Friday, 14 March 2014

Mayhem in March: Guest Post by Khalid Muhammad

The story behind Agency Rules: Never an Easy Day at the Office

When you are so hungry for peace that you are blind to atrocities, you are no longer sovereign or free.”

What’s it like to live in a country where you live in fear every time you leave the house? To live in an urban city under siege from criminals and gangs that operate under the unbridled support of political parties and terrorists alike, with police taking their share to the look the other way? Where bomb blasts and terrorist attacks become part of the nature of the country and people become desensitized to the blood and carnage with each passing day? What’s it like to have 90 million people suffering from Stockholm Syndrome believing that negotiating and agreeing to terrorist demands, the country may become safer, while the other 90 million are screaming for military action?

This is today’s Pakistan and the place that I call home. What I have just described to you is not all of what Pakistan is today. It is a nation that is fighting for its existence in the community of nations, but it is also a nation full of hard-working, educated, honest people that want to see peace returned to their country. And there lies the rub…

Over the years, Pakistan has been infiltrated by traitors to the nation, more interested in bolstering their offshore bank accounts and assets, than they are in building a better country. The repercussions are felt like shockwaves throughout the country every day - an economy in tatters, education non-existent for those without wealth and employment opportunities unavailable for those without approach. It’s the same Pakistan that the religious extremists use to recruit more followers into their holy wars.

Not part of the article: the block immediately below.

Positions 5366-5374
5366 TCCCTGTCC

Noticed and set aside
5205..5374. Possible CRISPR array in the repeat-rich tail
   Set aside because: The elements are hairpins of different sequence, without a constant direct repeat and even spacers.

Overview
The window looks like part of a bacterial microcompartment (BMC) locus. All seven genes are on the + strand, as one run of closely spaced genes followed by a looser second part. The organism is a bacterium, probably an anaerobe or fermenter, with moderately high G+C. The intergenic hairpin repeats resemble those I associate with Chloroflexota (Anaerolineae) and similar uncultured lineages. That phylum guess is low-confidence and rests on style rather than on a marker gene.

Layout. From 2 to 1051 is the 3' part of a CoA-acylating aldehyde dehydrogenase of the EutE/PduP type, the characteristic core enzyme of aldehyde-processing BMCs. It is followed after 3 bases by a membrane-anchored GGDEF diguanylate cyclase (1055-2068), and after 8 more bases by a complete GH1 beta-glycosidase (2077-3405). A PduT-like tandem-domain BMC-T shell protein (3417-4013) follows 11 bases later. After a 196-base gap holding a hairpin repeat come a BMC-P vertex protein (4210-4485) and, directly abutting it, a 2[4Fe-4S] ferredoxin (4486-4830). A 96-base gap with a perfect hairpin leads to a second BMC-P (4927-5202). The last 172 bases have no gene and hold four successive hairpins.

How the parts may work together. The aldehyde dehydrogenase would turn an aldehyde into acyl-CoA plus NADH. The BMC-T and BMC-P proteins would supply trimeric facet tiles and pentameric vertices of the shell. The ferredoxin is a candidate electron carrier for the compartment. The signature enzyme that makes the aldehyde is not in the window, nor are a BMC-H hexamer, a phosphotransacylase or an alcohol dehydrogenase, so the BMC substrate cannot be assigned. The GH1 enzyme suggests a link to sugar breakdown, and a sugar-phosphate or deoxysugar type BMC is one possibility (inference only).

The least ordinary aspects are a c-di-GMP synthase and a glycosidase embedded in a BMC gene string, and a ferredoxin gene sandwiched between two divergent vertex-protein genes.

Agency Rules – Never an Easy Day at the Office, rather than picking up from today, stumbles
backwards to the 1990s, right after the withdrawal of Soviet forces from Afghanistan and the beginnings of the extremist/terrorist camps within the tribal areas. Fresh from a successful war with a superpower, the Mujahideen fighters that had traveled from Pakistan returned home. A segment of these fighters with more militant leanings looked to change the country that had neglected them and their religious beliefs in favor of a liberal agenda that allowed women to attend schools, men to dress in Western clothing and Islam to be sequestered to Friday prayers and religious holidays.

The book will take you through the 90s and the networks that were created within the country’s madrassahs (religious schools) that today funnel fighters into the al-Qaeda and the fight against the NATO forces in Afghanistan. It will give you a picture of Pakistan through one man’s eyes as he fights for his own identity and place in society. He is the embodiment of the Pakistani that the world doesn’t see in the headlines or the evening news. As the honorable soldier, the precision sniper, the intelligence operative and the conflicted man, Kamal Khan takes you through one of the greatest adventures before the War on Terror started to a Pakistan that is at war with itself.

Shrouded in political expediency, hampered by internal power struggles, international espionage and doublespeak that makes Washington’s spin doctors proud, Kamal’s mission is a nightmare of rampant militant fundamentalism that threatens to choke and take Pakistan hostage. For him, the fight is not just for freedom, but the survival of a nation.